LOUISVILLE, Ky. — Three months into the U.S. vaccination effort against COVID-19, nearly 84 million Americans have received at least one dose. None of them are under 16.
The U.S. Food and Drug Administration (FDA) has approved three vaccines for emergency use, none for anyone younger than 16. Vaccines from Moderna and Johnson & Johnson may be administered to those as young as 18. Pfizer's vaccine is available for those as young as 16.
That leaves tens of millions of American children without the ability to be vaccinated, but it won’t be that way forever. Youth trials for two vaccines are currently underway, reaching children as young as six months old, and more are coming. Here’s where those trials stand and when parents can expect a safe and effective vaccine for their children.
The FDA’s emergency use authorization (EUA) for the COVID-19 vaccines from Johnson & Johnson, Moderna, and Pfizer don’t allow administration to children for good reason: Children weren’t involved in the earliest clinical trials.
“Children’s bodies are very different from adults and the way they process vaccines are variable,” Dr. Octavio Ramilo, division chief of infectious diseases at Nationwide Children’s Hospital in Ohio, told Spectrum News 1. “They have a different immune system. They also have a different cardiovascular system, kidney, and liver, so everything needs to be studied differently.”
It’s logical that trials started with adults, experts said. That gives researchers more information on vaccines before they begin trials on younger people.
Prioritizing older people for the COVID-19 vaccine also made sense considering the relative vulnerability of adults, particularly the elderly. Dr. Sean McTigue, a pediatric infectious disease expert at the University of Kentucky, said children “are at the lowest risk of severe disease." Children also require more care when it comes to vaccine approval, further supporting the case to start with adults.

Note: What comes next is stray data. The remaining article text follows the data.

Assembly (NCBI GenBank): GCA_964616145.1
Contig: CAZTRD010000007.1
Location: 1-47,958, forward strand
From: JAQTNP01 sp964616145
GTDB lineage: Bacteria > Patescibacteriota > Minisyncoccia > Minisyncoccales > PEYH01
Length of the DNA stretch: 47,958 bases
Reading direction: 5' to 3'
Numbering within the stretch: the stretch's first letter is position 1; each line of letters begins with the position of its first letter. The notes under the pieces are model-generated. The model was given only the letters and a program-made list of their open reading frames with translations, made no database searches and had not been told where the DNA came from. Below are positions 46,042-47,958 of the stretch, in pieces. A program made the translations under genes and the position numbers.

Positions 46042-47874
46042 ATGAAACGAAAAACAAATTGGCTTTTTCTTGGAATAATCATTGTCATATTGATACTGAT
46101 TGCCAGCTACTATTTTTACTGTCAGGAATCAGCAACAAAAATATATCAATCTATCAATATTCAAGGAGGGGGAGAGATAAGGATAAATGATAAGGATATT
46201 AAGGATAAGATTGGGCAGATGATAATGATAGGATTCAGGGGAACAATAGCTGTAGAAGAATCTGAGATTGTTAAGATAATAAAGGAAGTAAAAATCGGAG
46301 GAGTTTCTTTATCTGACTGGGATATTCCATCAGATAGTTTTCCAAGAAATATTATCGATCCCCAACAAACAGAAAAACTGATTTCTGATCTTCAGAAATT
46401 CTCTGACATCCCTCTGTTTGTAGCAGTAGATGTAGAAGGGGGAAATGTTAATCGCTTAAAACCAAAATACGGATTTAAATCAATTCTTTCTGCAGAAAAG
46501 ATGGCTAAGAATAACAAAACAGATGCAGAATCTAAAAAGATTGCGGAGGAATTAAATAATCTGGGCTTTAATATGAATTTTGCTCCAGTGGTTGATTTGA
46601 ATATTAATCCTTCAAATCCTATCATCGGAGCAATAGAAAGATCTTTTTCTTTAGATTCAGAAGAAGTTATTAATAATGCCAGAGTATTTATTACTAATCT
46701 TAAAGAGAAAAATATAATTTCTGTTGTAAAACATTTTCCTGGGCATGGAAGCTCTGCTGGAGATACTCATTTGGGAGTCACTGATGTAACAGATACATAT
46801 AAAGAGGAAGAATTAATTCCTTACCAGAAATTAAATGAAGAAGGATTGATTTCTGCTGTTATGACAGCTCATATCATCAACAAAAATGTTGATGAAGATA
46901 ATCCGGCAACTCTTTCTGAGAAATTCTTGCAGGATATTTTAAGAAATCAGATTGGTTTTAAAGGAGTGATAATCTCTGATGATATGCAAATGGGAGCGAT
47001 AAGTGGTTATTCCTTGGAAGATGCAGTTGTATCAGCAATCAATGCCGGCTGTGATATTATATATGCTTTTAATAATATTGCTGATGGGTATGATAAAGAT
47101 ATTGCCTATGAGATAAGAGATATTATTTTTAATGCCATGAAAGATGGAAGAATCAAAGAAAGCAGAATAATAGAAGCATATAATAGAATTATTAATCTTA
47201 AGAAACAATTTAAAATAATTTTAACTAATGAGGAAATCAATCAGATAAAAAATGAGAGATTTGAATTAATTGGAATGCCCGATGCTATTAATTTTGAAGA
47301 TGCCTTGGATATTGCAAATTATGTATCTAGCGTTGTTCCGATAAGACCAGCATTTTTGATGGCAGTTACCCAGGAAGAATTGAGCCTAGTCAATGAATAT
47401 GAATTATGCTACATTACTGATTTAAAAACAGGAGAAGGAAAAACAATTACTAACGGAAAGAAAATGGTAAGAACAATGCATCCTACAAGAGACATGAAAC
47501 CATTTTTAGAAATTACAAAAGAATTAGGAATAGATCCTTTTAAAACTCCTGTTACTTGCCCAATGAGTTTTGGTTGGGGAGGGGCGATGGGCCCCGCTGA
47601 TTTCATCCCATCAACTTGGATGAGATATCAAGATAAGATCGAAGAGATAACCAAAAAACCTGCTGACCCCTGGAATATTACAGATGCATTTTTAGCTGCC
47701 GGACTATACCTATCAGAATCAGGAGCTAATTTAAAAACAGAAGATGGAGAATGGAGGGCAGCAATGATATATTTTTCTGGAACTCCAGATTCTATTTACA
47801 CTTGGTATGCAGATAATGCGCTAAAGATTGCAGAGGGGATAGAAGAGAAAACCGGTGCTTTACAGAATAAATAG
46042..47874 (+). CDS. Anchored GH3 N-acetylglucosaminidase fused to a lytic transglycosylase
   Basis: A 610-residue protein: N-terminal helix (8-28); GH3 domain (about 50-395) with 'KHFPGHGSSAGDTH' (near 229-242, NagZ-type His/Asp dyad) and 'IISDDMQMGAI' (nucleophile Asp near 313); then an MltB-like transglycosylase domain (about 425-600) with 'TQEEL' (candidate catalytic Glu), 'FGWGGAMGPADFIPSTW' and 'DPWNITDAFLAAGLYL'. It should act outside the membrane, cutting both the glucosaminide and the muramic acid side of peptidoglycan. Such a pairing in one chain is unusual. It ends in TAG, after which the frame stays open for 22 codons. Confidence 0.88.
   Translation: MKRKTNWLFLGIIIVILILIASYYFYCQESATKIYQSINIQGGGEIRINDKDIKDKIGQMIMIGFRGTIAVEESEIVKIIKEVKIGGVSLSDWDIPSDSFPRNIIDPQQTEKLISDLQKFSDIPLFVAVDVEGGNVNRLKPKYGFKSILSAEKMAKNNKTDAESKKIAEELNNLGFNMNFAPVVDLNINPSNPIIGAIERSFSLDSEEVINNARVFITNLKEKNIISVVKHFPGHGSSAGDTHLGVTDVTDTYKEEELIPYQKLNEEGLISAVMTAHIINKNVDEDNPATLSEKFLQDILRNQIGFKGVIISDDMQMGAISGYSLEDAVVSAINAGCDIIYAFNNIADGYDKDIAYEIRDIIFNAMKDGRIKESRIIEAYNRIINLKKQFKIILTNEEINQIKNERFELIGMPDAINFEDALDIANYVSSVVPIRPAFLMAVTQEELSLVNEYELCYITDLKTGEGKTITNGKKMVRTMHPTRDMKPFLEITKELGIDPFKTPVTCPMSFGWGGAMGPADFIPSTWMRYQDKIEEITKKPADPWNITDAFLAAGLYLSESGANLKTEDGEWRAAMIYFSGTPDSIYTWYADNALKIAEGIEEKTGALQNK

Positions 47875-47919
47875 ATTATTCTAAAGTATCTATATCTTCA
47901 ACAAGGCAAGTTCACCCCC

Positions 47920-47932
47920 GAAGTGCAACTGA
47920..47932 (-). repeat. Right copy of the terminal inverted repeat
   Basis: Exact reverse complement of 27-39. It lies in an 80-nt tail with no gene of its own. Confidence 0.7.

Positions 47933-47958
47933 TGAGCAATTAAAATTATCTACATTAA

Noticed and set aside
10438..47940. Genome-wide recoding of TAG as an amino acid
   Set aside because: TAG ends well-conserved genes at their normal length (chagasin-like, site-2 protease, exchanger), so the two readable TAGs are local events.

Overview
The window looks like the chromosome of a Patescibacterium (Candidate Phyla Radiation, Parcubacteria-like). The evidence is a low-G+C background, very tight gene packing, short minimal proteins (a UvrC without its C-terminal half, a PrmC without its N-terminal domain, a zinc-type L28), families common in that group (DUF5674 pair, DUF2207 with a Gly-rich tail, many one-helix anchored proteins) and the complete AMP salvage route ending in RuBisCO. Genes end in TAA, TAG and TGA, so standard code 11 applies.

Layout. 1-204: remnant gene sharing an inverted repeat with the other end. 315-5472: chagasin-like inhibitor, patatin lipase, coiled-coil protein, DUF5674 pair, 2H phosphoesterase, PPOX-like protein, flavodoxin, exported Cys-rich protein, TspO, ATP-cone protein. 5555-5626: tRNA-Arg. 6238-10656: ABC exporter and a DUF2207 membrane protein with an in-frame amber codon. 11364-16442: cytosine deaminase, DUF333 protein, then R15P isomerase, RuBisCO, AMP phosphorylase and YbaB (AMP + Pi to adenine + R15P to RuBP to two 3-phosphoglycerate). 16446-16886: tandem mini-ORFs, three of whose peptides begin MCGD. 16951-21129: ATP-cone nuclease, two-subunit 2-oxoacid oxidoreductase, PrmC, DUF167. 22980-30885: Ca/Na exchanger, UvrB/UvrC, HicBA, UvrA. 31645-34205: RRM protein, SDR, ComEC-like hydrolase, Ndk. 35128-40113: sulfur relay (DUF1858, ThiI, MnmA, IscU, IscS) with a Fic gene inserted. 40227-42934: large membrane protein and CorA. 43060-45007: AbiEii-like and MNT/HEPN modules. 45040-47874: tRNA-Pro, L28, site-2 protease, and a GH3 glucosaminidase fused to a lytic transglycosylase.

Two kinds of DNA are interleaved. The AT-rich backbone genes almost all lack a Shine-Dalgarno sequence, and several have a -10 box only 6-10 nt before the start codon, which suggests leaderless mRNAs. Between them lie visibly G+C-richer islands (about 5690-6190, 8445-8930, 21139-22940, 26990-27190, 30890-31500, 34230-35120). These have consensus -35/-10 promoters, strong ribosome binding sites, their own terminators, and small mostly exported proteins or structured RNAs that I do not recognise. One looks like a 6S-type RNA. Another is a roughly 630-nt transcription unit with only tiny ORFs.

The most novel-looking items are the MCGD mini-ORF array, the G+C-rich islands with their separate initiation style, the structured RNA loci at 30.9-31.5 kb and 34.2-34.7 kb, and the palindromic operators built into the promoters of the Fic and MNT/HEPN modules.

McTigue said targeting more vulnerable populations with a limited supply of vaccines made sense.
The first step toward that goal started months ago when Moderna and Pfizer began enrolling children as young as 12 in vaccine trials.
Both companies are currently testing their vaccines on thousands of teens and pre-teens with hopes of asking the FDA for emergency authorization by late summer.
This month, Moderna began a trial on the youngest cohort yet, enrolling children from six months to 11 years old. The trial will include 6,750 pediatric participants and test different doses of the vaccine.
Ramilo said different doses are often needed for vaccines, including for those against the flu. “The flu vaccine that we use in children has to be different than the one we use in adults,” he said. “The elderly have even a dose that is larger.”
Other pharmaceutical companies, including Johnson & Johnson, are also planning trials on young people.
Dr. Anthony Fauci recently told lawmakers that vaccine approval for teenagers could come this fall, with elementary age children coming a few months later.
"For high school students, it looks like they will be able to get vaccinated in the beginning of the fall, very likely for the fall term," he told House Committee on Energy and Commerce. "With regard to children, we're doing an age de-escalation study in elementary school children from 12 to 9, 9 to 6, 6 to 2 and 6 months to 2 years. We anticipate we'll have enough data to be able to vaccinate these younger children by the first quarter of 2022."
None of the trials include children under six months of age, but recent research shows they may not need to be vaccinated, as long as their mother was. The preliminary studies showed that women who had taken the Moderna or Pfizer vaccines passed antibodies to their babies.
While children are less likely to contract severe COVID-19 illness, it can happen. According to the CDC, 238 children under the age of 16 have died from COVID-19 in the U.S.
Ramilo said that doctors are not able to predict which children will get sick, which is why it's important to vaccinate as many as possible.
Dr. Paul Offit, a pediatrician and member of the FDA vaccine advisory committee acknowledged the lower rate of severe illness among children, but insisted that “children will need to be immunized.” He added, “Anything that causes children to be hospitalized, or suffer and die and can be prevented safely and effectively, needs to be prevented.”
Children are also known to spread the virus and data increasingly shows a reduction in asymptotic spread among vaccinated adults.
Vaccinating children will also be key to the U.S. reaching herd immunity, the point at which community spread of the virus has stopped. With minors making up 23% of the country, and herd immunity threshold in the 70% to 80% range, it cannot be achieved without a vaccine for children.